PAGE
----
Weng had a work ethic that went unmatched, and he was always in the gym when Mulder would get to school — ready to shoot hoops, he said.

“Me, him and a couple of other guys would be playing basketball before school started, come in after school, he’s in there already just ready to get more shots up,” Mulder said.  

At six feet six inches tall, he was a good fit for the team when he arrived at the school in Grade 12, said former coach Peter Cusumano. He said Weng was more than just a player for the two years he was on the team.

“He was loved,” Cusumano said. 

“He was always a kid that wanted to play, he had aspirations and most importantly for him was his brothers and sisters.”

Weng was one of five siblings that were part of a basketball program at the school.

Myke Mulder, who now plays for the Golden State Warriors, played on Catholic Central with Weng says he was lucky to have had him as a teammate. (Jacob Barker/CBC)

“Weng was like the older brother but in a lot of ways … he took on the father role. He was making sure they got to camp and making sure they got fed. So, he was more than a brother to those kids.” 

Nyapini said he did play a big part in her and her other brothers beginning to play the sport.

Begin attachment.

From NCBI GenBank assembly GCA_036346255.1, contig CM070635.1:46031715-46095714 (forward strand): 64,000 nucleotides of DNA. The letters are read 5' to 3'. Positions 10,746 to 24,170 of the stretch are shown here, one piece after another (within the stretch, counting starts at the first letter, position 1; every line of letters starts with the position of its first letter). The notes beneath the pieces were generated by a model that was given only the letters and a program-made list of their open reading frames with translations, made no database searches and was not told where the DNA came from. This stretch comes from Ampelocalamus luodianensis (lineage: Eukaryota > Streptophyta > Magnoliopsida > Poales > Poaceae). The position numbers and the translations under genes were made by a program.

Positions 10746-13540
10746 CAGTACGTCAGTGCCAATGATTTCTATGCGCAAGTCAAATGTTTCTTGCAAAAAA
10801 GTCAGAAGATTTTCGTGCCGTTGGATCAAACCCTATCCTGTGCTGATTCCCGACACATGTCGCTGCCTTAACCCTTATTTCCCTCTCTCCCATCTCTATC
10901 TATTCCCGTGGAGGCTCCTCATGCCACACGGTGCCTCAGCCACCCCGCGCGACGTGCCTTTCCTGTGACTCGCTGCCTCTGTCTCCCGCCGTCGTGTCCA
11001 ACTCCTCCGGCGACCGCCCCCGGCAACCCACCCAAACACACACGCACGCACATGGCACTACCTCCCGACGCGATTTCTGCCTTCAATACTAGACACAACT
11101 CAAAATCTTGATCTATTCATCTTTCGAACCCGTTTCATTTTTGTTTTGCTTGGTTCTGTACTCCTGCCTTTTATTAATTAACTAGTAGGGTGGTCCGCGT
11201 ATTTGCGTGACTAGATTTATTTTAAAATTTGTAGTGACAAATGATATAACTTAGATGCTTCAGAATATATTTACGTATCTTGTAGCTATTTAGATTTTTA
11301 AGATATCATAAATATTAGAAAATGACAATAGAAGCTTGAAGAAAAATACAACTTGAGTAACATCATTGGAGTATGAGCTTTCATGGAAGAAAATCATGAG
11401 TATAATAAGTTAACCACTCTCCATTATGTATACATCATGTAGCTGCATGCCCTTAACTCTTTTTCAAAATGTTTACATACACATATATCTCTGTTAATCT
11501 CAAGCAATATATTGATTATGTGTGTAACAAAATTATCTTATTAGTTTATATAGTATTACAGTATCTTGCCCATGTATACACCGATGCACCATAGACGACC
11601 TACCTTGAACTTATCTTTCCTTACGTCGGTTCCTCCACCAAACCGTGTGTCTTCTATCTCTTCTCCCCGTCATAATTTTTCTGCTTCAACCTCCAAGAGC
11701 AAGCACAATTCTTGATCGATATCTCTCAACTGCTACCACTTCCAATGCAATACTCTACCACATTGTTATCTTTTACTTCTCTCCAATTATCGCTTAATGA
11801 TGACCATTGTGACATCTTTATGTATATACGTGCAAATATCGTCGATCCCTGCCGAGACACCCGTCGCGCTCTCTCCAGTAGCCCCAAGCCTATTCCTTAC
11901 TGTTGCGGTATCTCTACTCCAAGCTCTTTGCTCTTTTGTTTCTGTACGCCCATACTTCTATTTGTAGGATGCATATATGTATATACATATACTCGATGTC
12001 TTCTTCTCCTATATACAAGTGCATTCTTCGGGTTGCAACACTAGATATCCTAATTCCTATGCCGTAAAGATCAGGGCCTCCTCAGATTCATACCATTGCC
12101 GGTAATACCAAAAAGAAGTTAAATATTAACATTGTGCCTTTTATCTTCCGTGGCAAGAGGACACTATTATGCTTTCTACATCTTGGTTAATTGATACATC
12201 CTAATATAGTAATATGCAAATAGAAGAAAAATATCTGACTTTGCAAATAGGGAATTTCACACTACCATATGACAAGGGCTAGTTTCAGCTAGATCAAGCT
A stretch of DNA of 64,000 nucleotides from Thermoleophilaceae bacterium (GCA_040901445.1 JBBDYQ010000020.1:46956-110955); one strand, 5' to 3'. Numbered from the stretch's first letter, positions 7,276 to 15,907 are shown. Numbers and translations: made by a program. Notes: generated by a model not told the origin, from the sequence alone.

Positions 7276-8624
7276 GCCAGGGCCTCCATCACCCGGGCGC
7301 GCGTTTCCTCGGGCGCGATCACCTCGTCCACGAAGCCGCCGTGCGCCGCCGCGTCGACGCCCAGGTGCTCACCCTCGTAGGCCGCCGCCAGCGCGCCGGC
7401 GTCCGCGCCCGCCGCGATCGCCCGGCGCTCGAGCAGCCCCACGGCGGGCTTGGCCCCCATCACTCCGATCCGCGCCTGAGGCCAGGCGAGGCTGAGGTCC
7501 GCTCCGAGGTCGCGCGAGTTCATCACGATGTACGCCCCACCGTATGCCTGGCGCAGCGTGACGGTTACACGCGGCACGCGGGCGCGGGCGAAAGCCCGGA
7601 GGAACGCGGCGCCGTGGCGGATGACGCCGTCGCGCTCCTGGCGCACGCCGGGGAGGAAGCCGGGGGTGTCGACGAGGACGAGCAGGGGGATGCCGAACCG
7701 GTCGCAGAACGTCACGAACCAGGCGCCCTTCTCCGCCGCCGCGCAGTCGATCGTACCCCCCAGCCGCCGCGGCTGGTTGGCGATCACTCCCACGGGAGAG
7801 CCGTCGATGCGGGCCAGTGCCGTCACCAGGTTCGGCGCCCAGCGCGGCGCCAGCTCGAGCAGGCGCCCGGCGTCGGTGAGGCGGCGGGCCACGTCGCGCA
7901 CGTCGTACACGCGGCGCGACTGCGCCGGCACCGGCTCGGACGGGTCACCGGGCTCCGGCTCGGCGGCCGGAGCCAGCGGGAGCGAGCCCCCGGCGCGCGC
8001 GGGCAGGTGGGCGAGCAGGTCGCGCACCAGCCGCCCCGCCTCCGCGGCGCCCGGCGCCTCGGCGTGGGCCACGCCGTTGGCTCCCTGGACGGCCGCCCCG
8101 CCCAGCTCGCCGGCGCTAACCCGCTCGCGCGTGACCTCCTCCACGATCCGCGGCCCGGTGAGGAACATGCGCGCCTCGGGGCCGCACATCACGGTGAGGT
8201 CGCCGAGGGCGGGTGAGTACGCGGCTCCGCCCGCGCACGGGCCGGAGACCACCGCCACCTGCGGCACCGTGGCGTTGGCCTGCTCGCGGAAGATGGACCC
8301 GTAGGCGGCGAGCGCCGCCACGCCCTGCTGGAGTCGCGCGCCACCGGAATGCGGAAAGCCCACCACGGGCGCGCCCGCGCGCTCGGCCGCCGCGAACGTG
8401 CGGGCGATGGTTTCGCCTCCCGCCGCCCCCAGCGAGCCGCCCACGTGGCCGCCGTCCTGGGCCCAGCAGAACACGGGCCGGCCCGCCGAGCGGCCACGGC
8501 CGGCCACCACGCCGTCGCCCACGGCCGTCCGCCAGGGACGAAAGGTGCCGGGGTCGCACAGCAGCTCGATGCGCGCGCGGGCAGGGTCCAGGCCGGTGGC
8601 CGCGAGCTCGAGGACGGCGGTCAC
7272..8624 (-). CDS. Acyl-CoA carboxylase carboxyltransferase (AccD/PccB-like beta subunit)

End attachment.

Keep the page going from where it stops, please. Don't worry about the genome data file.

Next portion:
“He taught us how to play and he motivated us all the time,” she said, adding that two of her brothers have continued playing basketball after school, one at a prep school in Atlanta and another on a team in Nova Scotia.

“You become like family so when something like this happens, it’s really hard on everybody,” Cusumano said. 

Weng was also on the 2013 team that won the provincial championships — an unforgettable experience for the entire team and an experience Weng played a large part in.

“Weng wasn’t even the guy that played all the minutes or anything like that, but he did show that leadership in pulling the group together and upping the bar in terms of work ethic.”

“That was a huge accomplishment for all of us and I know how seriously he took it just because of that dedication he had to getting better at his craft,” Mulder said. “It was really meaningful to him and he wasn’t scared to show you that it meant a lot for him.” 

Weng’s high school coach Peter Cusumano says the team Weng played on was like family and Weng was a big part of it. (Jacob Barker/CBC)

His coach remembered a game in the tournament where Weng was lobbying hard to play and ended up playing a lot of minutes. Afterward he was approached by the coach of Niagara College asking to recruit him.

“For Weng that was a big deal because he wanted to play,” Cusumano said. 

Mulder said he wants Weng’s family to know how sorry he is for their loss. 

“My heart is with you, my thoughts and prayers are with you,” he said. “If there’s anything I can do from my end feel free to reach out.”

Raising funds

Nyapini said her oldest brother, whom she’s never met, is currently living in Uganda. Weng had been working hard to bring him to Canada, she said.

“It’s sad that my oldest brother never got to see him,” Nyapini said.

Both Gatluak and Machek have lost their jobs during the pandemic — Gatluak said that he was let go the day that Weng died. They are raising funds online so they can afford the burial as well as a flight for the oldest sibling.

“We’re trying to make it happen now so he can come for the funeral.”